Section 5G1.2 of the Sentencing Guidelines concerns sentencing on multiple counts of conviction. See generally U.S.S.G. § 5G1.2. In relevant part, it states that “[i]f the sentence imposed on the count carrying the highest statutory maximum is adequate to achieve the total punishment, then the sentences on all counts shall run concurrently, except to the extent otherwise required by law.” Id. § 5G1.2(c). But “[i]f the sentence imposed on the count carrying the highest statutory maximum is less than the total punishment, then the sentence imposed on one or more of the other counts shall run consecutively, but only to the extent necessary to produce a combined sentence equal to the total punishment.” Id. § 5G1.2(d).

Section 5G1.2’s commentary explains that the “total punishment”—the combined length of the sentences imposed in a multiple-count case—“is determined by the court after determining the adjusted combined offense level and the Criminal History Category and determining the defendant's guideline range on the Sentencing Table.” Id. § 5G1.2 comment. (n.1). The commentary contemplates that, normally, one count will have a statutory maximum adequate for the sentence on that count to serve as the total punishment. Id. However, “[i]f no count carries an adequate statutory maximum, consecutive sentences are to be imposed to the extent necessary to achieve the total punishment.” Id.

After reviewing for procedural reasonableness, we consider the substantive reasonableness of a sentence under the abuse-of-discretion standard. Gall, 552 U.S. at 51, 128 S.Ct. 586. On substantive reasonableness review, we may vacate the sentence only if “we are left with the definite and firm conviction that the district court committed a clear error of judgment in weighing the § 3553(a) factors” to arrive at an unreasonable sentence based on the facts of the case. Irey, 612 F.3d at 1190 (internal quotation mark omitted). The district court must issue “a sentence sufficient, but not greater than necessary, to comply with the purposes [of § 3553(a)(2)],” which include the need for a sentence to “reflect the seriousness of the offense,” “promote respect for the law,” “provide just punishment,” “[deter] criminal conduct,” and “protect the public” from future criminal conduct. 18 U.S.C. § 3553(a). The court must also consider “the nature and circumstances of the offense and the history and characteristics of the defendant.” Id. § 3553(a)(1). “[W]e will not second guess the weight” that the district court gave to a § 3553(a) factor if the sentence “is reasonable in light of all the circumstances.” United States v. Pugh, 515 F.3d 1179, 1191 (11th Cir. 2008). “[The district court] is permitted to attach great weight to one [of § 3553(a)’s] factor[s] over others.” United States v. Overstreet, 713 F.3d 627, 638 (11th Cir. 2013) (internal quotation marks omitted). “The party challenging a sentence has the burden of showing that the sentence is unreasonable in light of the entire record, the § 3553(a) factors, and the substantial deference afforded sentencing courts.” United States v. Rosales-Bruno, 789 F.3d 1249, 1256 (11th Cir. 2015).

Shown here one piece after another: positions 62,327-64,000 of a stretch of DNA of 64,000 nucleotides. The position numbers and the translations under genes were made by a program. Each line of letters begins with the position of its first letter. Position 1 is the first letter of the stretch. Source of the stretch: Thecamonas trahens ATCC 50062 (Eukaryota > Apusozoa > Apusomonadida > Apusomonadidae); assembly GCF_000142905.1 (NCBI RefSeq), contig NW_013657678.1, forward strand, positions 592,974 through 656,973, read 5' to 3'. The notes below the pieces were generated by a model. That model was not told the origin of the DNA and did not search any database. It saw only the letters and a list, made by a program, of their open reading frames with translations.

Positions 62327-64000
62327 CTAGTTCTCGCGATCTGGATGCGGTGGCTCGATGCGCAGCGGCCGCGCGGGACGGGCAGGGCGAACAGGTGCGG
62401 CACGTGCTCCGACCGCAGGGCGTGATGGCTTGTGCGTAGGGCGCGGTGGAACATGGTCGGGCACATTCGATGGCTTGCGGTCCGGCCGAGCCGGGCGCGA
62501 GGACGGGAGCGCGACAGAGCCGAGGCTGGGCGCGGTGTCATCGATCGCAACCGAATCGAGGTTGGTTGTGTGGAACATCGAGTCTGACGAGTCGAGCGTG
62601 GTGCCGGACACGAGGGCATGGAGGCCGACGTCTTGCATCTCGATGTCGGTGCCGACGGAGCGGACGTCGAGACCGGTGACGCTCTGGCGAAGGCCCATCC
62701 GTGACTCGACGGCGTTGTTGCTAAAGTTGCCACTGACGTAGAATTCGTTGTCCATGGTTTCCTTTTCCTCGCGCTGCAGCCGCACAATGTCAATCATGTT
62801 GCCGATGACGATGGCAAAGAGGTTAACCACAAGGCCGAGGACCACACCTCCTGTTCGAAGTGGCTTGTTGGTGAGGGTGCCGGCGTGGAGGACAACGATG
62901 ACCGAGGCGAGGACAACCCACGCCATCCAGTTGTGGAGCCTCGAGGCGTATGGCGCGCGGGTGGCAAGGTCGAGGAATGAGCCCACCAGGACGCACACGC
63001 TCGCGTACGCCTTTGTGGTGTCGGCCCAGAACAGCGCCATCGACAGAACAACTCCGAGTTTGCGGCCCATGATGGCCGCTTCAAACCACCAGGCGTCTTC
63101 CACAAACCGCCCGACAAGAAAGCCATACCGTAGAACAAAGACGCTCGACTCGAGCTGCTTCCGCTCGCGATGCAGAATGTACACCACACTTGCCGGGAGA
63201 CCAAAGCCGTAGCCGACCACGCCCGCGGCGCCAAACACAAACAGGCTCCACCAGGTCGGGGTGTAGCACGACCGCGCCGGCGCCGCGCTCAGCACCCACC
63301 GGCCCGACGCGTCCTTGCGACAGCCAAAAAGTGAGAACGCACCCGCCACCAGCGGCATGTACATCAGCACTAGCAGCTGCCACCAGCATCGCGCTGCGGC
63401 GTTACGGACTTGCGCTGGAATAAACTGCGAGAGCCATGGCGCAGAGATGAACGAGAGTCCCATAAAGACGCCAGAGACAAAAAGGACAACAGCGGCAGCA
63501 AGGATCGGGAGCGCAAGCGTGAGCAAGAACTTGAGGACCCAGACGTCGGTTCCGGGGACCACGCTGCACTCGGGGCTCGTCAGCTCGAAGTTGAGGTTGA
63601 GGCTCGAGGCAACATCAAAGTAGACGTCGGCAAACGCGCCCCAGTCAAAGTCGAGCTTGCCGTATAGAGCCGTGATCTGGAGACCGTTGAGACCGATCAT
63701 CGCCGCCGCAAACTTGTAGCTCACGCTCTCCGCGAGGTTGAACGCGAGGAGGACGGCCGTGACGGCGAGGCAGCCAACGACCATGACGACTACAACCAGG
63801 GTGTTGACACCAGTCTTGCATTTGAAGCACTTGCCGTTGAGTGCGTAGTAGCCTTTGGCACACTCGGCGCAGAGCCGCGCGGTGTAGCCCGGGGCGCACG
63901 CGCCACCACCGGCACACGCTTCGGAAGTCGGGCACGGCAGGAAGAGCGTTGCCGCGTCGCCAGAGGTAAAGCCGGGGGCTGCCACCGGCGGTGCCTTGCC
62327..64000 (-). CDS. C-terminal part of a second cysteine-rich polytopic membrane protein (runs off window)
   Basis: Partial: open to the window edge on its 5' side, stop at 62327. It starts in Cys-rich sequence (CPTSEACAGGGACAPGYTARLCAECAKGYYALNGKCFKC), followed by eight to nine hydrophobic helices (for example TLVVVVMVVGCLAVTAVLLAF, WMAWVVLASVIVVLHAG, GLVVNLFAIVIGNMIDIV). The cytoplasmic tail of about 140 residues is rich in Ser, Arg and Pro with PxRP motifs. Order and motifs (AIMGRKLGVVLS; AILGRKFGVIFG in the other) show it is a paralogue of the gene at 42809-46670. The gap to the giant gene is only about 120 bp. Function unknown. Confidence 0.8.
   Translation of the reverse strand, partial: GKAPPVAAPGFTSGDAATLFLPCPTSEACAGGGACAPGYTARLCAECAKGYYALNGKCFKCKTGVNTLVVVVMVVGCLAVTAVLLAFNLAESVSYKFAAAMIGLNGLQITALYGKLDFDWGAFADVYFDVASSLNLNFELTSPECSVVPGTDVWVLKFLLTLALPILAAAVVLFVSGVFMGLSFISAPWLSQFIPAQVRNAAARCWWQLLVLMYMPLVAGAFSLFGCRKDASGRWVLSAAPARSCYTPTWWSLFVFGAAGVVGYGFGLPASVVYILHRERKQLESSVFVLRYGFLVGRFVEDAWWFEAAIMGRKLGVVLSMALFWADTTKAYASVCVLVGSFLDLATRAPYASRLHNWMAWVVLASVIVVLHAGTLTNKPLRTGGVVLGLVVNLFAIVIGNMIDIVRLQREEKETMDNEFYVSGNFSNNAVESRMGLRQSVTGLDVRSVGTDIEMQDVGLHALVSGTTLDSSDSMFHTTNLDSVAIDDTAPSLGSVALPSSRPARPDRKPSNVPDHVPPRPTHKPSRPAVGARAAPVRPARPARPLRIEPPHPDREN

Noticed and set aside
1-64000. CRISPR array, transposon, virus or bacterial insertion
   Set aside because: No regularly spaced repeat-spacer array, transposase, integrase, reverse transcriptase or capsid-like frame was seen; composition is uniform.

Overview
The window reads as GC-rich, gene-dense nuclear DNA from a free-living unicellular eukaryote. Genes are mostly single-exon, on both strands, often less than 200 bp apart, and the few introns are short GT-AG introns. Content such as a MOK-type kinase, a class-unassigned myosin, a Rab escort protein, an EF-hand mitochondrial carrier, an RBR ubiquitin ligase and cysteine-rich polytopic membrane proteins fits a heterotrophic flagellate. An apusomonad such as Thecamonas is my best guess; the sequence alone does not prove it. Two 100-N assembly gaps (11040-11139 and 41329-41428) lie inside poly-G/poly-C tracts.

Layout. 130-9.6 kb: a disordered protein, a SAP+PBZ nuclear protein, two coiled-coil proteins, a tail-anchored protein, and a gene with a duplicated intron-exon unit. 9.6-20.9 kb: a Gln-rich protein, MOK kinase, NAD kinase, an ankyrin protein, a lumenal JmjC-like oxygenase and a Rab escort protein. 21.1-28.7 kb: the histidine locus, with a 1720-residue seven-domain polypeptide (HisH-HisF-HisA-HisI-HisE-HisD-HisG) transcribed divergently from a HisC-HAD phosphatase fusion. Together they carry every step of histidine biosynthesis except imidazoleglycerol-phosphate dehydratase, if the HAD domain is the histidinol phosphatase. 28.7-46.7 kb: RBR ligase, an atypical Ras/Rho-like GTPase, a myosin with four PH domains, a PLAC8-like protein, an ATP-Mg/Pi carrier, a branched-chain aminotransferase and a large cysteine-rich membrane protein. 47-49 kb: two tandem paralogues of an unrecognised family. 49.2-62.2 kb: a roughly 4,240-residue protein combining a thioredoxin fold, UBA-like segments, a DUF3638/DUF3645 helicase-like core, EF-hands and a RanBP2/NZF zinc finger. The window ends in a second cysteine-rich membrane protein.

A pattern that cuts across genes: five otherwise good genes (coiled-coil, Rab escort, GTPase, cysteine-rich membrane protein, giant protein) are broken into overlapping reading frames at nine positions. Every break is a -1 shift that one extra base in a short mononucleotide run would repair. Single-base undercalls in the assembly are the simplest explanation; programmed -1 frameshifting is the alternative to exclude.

Turning to the present case, we must review Smith's challenge to the procedural reasonableness of his sentence for plain error because he did not raise it before the district court. We review his challenge to the substantive reasonableness of his sentence for abuse of discretion because he preserved that objection before the district court. Under plain error review, Smith has not established that the district court committed procedural error by having his two 60-month sentences run consecutively, as § 5G1.2 permits a total punishment that would ordinarily be higher than one or more counts’ statutory maximums in a multiple-count case and the district court did not exceed the statutory maximum on either of Smith's counts to achieve his total punishment of 120 months. Nor has Smith established that the district court abused its discretion and sentenced him to a substantively unreasonable sentence, as the district court could consider Smith's previous drug distribution charges and attach a considerable amount of weight to them over the other relevant § 3553(a) factors. Accordingly, we uphold his sentences in addition to his convictions.